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Coming home: NolaVie welcomes a new intern

Editor’s Note: Lydia Straka joins NolaVie this summer as a contributor and assistant editor. By way of introduction, we asked her to tell us a little about where she’s been, and where she’s going. Like most college students, Lydia feels the twin pull of places both far away and familiar — and has a love/hate relationship with parental advice. Join her next week for Conversations With My Dad, the first in a series about the generational divide and how it relates to New Orleans issues both heavy and light.

Lydia Straka (Photo by: David Grunfeld)

I’ve learned what it means to miss New Orleans.

I couldn’t wait to leave for my freshman year at Washington University. Yet, on each drive to the airport to fly back to campus this year, I have felt a little nauseated, already homesick. Going through security and finding my flight’s gate on the way to New Orleans was never a big deal — I’m used to independence at school. But navigating the airport on trips leaving New Orleans has left me feeling like a child, painfully aware that I’m alone and leaving my city.

Each time I arrive in St. Louis, I feel out of place. I miss the flat land, the sprawling marshes — I’ve traded those for the hills that I’m teased for talking about as if they are mountains. The most rugged terrain I’d lived in before involved our city’s infamous potholes, but the streets hardly move and crack when you’re hundreds of feet above sea level.

These blemishes that I’ve grown up complaining about bring me comfort now, acting as a reminder, even in the nicest neighborhoods, of New Orleans’s nitty-gritty, unique realities. Around my college the sidewalks are smooth and even. When I return home I watch my step, looking for roots of ancient oaks peeking through the cement, as if to remind us that they’re here, too, and that they inhabit the same space we do. Driving down Carrollton Avenue the first time I returned from college, I felt swaddled by the canopy above and the roots below. There’s a certain energy here, a type of groundedness that I feel every time I come home. My college campus is often compared to Disney World, and these breaks back to my hometown are much-needed reality checks.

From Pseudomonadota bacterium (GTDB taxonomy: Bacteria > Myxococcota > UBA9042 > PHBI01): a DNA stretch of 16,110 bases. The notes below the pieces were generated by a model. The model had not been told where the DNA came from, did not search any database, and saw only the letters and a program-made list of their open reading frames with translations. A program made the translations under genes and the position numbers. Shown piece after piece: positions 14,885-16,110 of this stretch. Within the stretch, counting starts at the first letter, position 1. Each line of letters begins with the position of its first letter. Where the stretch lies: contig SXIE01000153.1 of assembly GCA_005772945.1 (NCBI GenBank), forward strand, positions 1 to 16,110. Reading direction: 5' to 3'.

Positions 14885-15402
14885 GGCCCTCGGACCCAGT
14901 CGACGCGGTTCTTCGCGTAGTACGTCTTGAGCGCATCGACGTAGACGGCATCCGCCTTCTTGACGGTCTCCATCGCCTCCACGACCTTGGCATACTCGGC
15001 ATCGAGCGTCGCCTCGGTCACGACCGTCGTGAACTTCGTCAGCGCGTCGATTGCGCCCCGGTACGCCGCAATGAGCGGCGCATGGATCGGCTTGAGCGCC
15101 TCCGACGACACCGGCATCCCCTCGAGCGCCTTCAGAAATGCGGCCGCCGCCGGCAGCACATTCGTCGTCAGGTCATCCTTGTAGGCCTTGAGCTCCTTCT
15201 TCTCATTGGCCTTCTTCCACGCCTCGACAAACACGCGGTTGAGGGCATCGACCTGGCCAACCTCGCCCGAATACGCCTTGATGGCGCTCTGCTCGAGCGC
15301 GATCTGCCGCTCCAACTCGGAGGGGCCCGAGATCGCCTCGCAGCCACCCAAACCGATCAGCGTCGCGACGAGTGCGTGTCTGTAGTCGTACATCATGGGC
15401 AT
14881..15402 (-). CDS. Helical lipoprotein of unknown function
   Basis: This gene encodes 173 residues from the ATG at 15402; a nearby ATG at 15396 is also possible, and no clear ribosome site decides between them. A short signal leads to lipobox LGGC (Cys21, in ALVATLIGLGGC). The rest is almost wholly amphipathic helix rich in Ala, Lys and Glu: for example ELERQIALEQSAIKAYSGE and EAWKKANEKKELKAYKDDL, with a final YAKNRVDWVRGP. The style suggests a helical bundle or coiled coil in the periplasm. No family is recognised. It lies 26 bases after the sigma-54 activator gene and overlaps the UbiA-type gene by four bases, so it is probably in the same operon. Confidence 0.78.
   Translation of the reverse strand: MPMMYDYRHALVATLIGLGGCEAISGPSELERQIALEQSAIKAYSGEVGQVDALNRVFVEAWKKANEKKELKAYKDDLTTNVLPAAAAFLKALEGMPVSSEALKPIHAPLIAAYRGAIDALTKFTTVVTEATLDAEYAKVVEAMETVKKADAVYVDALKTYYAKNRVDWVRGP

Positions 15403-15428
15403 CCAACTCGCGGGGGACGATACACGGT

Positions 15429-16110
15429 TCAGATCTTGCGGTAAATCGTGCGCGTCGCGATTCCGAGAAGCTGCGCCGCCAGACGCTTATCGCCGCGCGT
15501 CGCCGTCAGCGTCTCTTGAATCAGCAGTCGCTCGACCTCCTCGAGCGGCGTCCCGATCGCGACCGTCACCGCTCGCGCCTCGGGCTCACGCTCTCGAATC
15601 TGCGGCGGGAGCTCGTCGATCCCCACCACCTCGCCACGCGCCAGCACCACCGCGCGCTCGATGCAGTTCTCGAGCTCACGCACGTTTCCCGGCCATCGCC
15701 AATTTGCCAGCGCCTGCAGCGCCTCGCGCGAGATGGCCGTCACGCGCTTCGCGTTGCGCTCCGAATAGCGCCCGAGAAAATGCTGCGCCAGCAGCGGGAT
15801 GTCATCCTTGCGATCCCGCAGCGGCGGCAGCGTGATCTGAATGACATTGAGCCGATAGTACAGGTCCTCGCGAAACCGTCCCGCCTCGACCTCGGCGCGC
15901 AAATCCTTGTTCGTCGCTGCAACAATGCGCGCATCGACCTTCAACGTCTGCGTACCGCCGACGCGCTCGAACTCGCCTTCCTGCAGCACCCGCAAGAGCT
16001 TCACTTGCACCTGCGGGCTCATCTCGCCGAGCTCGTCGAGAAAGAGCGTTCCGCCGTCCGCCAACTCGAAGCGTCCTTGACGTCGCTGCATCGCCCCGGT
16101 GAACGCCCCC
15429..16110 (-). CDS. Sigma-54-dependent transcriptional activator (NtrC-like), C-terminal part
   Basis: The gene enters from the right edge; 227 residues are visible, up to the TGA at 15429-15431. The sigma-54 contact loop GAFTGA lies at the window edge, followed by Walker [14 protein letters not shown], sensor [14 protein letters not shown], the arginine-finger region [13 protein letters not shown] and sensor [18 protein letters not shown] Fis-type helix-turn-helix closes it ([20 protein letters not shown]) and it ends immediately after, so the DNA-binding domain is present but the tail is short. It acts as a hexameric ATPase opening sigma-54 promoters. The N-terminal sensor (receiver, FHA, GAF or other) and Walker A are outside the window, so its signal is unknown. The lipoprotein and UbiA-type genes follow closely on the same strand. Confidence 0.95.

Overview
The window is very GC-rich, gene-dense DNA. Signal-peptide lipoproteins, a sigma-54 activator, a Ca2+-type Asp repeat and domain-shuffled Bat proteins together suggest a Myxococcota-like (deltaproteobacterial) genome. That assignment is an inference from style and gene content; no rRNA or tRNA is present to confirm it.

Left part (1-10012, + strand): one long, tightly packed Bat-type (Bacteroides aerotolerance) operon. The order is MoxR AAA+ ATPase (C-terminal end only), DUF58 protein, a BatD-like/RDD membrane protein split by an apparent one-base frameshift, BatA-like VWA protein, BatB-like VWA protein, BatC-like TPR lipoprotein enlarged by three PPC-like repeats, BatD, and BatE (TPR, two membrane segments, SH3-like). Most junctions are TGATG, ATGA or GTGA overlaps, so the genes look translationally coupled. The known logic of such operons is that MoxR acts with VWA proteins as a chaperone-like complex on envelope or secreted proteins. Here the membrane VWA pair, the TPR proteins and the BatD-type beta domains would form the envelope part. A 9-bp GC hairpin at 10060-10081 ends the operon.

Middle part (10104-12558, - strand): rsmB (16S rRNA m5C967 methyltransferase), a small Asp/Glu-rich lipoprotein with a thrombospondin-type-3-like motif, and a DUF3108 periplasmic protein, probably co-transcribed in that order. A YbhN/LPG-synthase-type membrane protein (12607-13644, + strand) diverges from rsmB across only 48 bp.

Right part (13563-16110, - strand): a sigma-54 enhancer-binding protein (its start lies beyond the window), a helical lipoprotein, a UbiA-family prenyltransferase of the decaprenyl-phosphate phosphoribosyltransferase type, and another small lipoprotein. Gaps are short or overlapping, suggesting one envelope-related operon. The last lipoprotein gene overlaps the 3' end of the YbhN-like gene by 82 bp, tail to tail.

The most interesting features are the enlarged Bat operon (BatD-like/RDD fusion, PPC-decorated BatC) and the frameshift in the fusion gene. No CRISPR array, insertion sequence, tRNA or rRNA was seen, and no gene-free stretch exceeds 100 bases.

People who grow up in New Orleans tend to stay in New Orleans. When I went off to college, I was determined to not be drawn back into the same life I had grown up in. I dreamed of eventually settling down on the West Coast, in the Northeast, the Midwest, anywhere but close to home. But now, after being gone, I can’t say I’m so sure.

What makes me hesitate about leaving, and what makes people return to the city? Could it be family? I’m sure that’s a factor, but there’s certainly more to the trend. Familial bonds are strong all over the country, especially throughout the South — certainly not just in New Orleans.

No, it’s something more than family that holds New Orleanians together. It’s nuanced, and though I can’t speak for everyone, I find comfort in each imperfection I encounter here. The irregularities in a pothole-wrecked street parallel the diversity of income, race, political views, and world philosophies you can find within a given 10-block radius. I can’t hide in a bubble here like I do at college, and those reminders keep me grounded.

Since leaving home, disagreements and discussions with my dad have heightened. It seems that these clashes always boil down to an idea of his I can agree with: that there are layers of experience, and peeling these back requires leaving the comfort of your box. We have many boxes in New Orleans– some overlapping, some isolated. I left in the midst of heated disagreements about removing the Confederate monuments, proving just how politically split our city and the surrounding area is. I’ve had many an argument with my dad about the whole issue. I’m sure that I’m not the only one who feels these tensions between generations and walks of life.

But no person’s box is the box, and there’s something to be said for appreciating the collage of boxes our city holds. Besides, if striving to see beyond your own box is what you’re after, in this city, you’ve found a place where you can do so if you take the time to listen. New Orleans is something of a cultural oasis in the Deep South, as we have more than one culture, one identity, one taste, one belief system

Perhaps that’s why more than family keeps us intact — discontinuity is such an innate part of life in New Orleans that familial differences are bearable. Frays, fringes, that’s what we appreciate. That energy holds the city together. Maybe inconsistency itself is what New Orleanians are drawn to.

I don’t mean to discredit the power of being in a place where you feel unconditionally supported and understood — at this point in my life, it probably is what I search for and need the most. But having spent a year away from New Orleans, I now have a sense of what could one day call me back.


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